Yeah. I think, um, no matter which system you’re using, um, one of the things like Dr. Sherwin says is, uh, he was famous for, for using the principle or creating the principle of quantitative manipulation. Right. So, and what that means is is every 10 minutes we would do a technique like Sparrow pecking, or Phoenix flapping their wings on plants like neg Juan or Sonia and chow because he knew, and he could tell that like every 10 minutes you have to re stimulate the nerves. So my advice is like, it doesn’t matter if you’re using [inaudible] or not whatever technique it is. Like I would go back, we’ll just leave your patient there for like 30 minutes or 40 minutes or whatever, like every 10 minutes go back and just touch that needle. Uh, give it a little adjustment, no matter what your technique is, you know?
And then you’re going to see like a more drastic change in results because, because maybe the body responded that it plateaus and during the session, you can peak it back up. You know? So that’s something that he was very strict about. Like everybody knew that in this hospital, it was very interesting. And I knew that when, uh, one of the hospitals only had 200 beds, he would, like, I heard he would run out of the office, make sure someone manipulated the needle correctly, then run back to his, like, you know, to his conference. He was very strict on that. Yeah. And then also just trying to take care of your hands, whether you’re practicing Tai-Chi or sword work or something, like treat your hands, like they’re gold because, uh, you know, they’re your instruments, right? So you want to make sure you’re always like, you know, don’t, don’t just neglect them and, you know, leave them on a table somewhere, but treat your hand really good and keep them like help because when they’re helping and supple and soft, you can, you can get better results too. You can be more sensitive and it increases your, your tingly, which is like your listening skill, like the needle. So yeah.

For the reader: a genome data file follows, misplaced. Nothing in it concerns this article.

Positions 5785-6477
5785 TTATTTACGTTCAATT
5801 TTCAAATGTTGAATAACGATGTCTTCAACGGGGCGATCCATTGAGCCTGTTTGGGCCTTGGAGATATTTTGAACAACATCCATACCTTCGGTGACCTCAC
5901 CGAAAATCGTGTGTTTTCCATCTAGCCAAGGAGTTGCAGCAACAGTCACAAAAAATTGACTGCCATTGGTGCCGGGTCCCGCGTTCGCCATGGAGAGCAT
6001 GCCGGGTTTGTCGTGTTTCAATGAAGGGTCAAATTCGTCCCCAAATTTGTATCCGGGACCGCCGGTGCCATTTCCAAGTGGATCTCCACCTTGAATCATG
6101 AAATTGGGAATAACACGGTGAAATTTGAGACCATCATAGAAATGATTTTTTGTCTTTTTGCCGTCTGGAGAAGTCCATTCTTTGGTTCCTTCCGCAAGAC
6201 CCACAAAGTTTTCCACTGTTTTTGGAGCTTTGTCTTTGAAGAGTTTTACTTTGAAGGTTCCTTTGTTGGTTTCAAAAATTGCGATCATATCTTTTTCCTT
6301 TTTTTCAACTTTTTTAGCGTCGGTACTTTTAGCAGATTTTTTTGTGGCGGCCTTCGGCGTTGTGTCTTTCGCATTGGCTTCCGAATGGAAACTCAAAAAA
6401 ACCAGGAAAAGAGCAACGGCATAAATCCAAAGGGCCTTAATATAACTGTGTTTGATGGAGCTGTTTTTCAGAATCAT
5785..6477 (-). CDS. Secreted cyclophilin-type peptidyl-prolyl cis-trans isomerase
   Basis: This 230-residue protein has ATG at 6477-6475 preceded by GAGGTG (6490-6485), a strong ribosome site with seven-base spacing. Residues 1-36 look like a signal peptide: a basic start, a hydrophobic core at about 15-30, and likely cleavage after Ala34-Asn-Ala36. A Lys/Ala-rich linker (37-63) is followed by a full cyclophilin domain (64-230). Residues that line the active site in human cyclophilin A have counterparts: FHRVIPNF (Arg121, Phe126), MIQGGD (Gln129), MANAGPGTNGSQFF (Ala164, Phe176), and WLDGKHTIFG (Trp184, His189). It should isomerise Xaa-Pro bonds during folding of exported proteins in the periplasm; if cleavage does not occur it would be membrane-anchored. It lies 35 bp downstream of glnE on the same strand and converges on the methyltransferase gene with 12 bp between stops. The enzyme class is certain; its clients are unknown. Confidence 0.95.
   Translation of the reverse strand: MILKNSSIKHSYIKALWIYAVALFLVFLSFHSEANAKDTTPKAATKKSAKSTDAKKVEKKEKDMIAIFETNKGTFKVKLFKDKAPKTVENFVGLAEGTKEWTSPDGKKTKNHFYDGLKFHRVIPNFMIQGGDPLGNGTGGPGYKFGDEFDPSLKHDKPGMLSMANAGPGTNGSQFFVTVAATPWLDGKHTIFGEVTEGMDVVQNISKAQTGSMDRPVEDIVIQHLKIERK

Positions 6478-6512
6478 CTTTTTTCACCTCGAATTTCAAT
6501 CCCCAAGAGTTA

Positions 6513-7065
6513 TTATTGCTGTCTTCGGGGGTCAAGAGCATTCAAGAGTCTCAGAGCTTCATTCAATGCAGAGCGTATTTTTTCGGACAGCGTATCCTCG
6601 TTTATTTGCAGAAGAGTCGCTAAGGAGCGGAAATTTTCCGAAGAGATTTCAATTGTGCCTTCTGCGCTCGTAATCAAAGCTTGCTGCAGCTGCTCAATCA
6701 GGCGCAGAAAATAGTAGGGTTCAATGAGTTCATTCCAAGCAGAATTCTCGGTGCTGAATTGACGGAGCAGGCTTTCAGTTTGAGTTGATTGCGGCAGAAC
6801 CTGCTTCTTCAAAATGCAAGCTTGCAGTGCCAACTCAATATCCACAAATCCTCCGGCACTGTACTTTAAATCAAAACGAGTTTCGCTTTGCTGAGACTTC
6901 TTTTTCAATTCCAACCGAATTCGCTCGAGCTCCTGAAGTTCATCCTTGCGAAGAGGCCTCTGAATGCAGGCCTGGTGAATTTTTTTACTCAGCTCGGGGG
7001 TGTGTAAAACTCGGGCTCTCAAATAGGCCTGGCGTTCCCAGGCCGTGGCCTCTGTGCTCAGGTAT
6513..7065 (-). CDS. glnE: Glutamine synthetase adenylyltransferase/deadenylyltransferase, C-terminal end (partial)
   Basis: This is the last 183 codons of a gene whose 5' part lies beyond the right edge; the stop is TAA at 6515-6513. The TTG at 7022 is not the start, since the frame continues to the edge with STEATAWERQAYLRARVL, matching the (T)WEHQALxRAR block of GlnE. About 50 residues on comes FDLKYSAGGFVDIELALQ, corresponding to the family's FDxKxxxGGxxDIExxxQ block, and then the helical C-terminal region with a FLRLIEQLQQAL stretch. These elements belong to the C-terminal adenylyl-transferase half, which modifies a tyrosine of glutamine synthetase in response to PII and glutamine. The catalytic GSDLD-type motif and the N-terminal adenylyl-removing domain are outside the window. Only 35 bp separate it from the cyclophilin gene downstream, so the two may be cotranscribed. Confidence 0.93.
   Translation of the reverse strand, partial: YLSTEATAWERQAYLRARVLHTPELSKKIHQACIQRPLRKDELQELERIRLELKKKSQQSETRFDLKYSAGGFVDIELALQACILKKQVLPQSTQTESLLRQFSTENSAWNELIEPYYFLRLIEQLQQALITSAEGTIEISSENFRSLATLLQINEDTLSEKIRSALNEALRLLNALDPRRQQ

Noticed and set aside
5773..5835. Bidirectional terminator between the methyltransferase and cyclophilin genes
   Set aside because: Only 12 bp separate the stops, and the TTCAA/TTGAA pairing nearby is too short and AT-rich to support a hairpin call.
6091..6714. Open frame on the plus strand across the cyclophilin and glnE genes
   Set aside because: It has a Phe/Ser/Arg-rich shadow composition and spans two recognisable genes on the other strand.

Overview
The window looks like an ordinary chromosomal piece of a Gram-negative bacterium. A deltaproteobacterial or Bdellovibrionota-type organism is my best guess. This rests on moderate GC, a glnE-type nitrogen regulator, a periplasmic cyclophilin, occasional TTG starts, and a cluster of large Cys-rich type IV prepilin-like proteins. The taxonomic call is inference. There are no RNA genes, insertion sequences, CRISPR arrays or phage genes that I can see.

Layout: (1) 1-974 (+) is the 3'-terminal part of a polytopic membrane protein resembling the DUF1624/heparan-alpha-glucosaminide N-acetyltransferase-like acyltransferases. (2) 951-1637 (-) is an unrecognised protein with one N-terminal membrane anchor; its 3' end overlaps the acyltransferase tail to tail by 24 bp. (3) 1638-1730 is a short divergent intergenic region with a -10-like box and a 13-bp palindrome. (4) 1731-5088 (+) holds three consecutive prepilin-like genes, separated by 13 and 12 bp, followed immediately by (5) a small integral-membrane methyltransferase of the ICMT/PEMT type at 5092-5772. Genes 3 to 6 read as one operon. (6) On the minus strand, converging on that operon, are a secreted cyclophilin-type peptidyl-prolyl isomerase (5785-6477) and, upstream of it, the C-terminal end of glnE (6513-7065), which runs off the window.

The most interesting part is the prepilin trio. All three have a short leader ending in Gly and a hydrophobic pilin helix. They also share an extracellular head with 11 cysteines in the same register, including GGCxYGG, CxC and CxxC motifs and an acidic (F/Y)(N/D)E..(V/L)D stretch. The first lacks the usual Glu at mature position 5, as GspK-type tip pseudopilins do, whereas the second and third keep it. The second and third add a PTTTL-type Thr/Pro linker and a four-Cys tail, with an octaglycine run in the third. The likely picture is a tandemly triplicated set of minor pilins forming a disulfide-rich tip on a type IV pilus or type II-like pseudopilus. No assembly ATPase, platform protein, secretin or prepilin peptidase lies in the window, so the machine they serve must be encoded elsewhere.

To touch detention, the, uh, advisor about, um, sort of re stimulating the needles every 10 minutes or so she didn’t give us an idea, like what they’re doing, kind of w or in your practice that you saw, um, like how long was the average, uh, stroke. We have acupuncture session. And then within that timeframe, how many times are they going into re-stimulate?
Yeah, so, uh, I would say like the, the average time takes about probably about 45 minutes to like an hour for a stroke patient, because you’re going to treat the front for about 20 minutes and then the back for 20 minutes or a specific part of the body. Right. And then you should be like every 10, 15 minutes, you should be going back to manipulate the session. We usually say that like, one course of treatment would be 30 sessions at that hospital. Right. But a lot of patients in the word I was in, um, it was like an international word. So like patients who were living in that hospital for, for like several months, like they, they were getting in a special program, you know? Um, so, you know, in terms of like, it was very congruent to what we say about neuroplasticity. If you think about like, you know, we, usually we say, right, but if, if something’s pretty severely damaged, like if there is damage to the brain STEM or to some of the upper motor tracks, you know, you’re looking at 20 or 30 sessions.